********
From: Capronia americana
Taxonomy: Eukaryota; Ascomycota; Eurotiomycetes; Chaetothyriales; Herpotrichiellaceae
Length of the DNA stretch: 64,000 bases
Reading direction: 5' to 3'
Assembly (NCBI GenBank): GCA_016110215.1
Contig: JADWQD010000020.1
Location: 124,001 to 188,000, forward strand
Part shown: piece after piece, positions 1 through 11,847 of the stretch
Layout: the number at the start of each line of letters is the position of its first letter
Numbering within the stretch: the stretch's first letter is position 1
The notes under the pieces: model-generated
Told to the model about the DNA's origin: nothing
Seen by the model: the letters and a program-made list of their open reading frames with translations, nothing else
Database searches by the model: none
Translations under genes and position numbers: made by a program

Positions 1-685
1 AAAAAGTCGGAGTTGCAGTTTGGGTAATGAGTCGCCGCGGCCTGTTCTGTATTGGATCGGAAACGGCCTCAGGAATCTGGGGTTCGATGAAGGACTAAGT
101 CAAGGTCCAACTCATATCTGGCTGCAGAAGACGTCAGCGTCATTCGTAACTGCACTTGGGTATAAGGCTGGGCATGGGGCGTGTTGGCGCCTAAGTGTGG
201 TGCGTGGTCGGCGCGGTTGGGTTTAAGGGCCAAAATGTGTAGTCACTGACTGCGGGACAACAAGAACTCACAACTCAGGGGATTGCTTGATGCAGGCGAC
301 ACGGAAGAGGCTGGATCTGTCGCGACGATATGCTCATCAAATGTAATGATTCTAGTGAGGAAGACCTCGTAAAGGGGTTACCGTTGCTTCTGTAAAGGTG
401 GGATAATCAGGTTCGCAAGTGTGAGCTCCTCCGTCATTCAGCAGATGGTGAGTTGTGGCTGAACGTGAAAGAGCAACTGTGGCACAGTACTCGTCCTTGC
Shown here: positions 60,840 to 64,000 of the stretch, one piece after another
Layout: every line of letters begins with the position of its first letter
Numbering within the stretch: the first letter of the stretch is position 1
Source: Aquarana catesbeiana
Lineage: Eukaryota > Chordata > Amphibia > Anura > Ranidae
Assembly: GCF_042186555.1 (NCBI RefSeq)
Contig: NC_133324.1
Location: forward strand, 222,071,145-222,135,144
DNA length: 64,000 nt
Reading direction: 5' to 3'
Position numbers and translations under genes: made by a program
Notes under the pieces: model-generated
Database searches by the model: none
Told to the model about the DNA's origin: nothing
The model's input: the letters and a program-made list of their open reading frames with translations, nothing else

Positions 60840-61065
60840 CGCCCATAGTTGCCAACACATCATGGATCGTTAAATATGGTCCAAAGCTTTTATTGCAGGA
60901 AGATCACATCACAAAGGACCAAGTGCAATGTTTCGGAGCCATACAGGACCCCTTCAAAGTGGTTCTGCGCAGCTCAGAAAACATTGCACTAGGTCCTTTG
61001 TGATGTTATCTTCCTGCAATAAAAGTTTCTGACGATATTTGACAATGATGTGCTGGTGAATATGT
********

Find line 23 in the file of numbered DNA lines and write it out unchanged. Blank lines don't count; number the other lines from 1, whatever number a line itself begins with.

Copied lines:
Layout: every line of letters begins with the position of its first letter